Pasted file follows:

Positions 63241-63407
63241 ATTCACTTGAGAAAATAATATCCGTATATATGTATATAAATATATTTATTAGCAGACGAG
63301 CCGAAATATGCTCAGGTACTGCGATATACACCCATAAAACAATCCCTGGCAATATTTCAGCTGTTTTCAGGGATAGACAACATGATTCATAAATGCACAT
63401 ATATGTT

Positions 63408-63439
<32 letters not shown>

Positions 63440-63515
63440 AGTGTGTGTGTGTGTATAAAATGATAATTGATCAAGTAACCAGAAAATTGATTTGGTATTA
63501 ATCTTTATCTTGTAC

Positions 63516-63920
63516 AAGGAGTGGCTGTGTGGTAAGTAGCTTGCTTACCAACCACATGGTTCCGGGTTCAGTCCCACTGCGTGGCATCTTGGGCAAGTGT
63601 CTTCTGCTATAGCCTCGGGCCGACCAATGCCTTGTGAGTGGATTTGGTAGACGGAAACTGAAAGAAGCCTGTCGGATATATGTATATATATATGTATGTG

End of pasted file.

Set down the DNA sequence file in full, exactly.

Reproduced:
Positions 63241-63407
63241 ATTCACTTGAGAAAATAATATCCGTATATATGTATATAAATATATTTATTAGCAGACGAG
63301 CCGAAATATGCTCAGGTACTGCGATATACACCCATAAAACAATCCCTGGCAATATTTCAGCTGTTTTCAGGGATAGACAACATGATTCATAAATGCACAT
63401 ATATGTT

Positions 63408-63439
<32 letters not shown>

Positions 63440-63515
63440 AGTGTGTGTGTGTGTATAAAATGATAATTGATCAAGTAACCAGAAAATTGATTTGGTATTA
63501 ATCTTTATCTTGTAC

Positions 63516-63920
63516 AAGGAGTGGCTGTGTGGTAAGTAGCTTGCTTACCAACCACATGGTTCCGGGTTCAGTCCCACTGCGTGGCATCTTGGGCAAGTGT
63601 CTTCTGCTATAGCCTCGGGCCGACCAATGCCTTGTGAGTGGATTTGGTAGACGGAAACTGAAAGAAGCCTGTCGGATATATGTATATATATATGTATGTG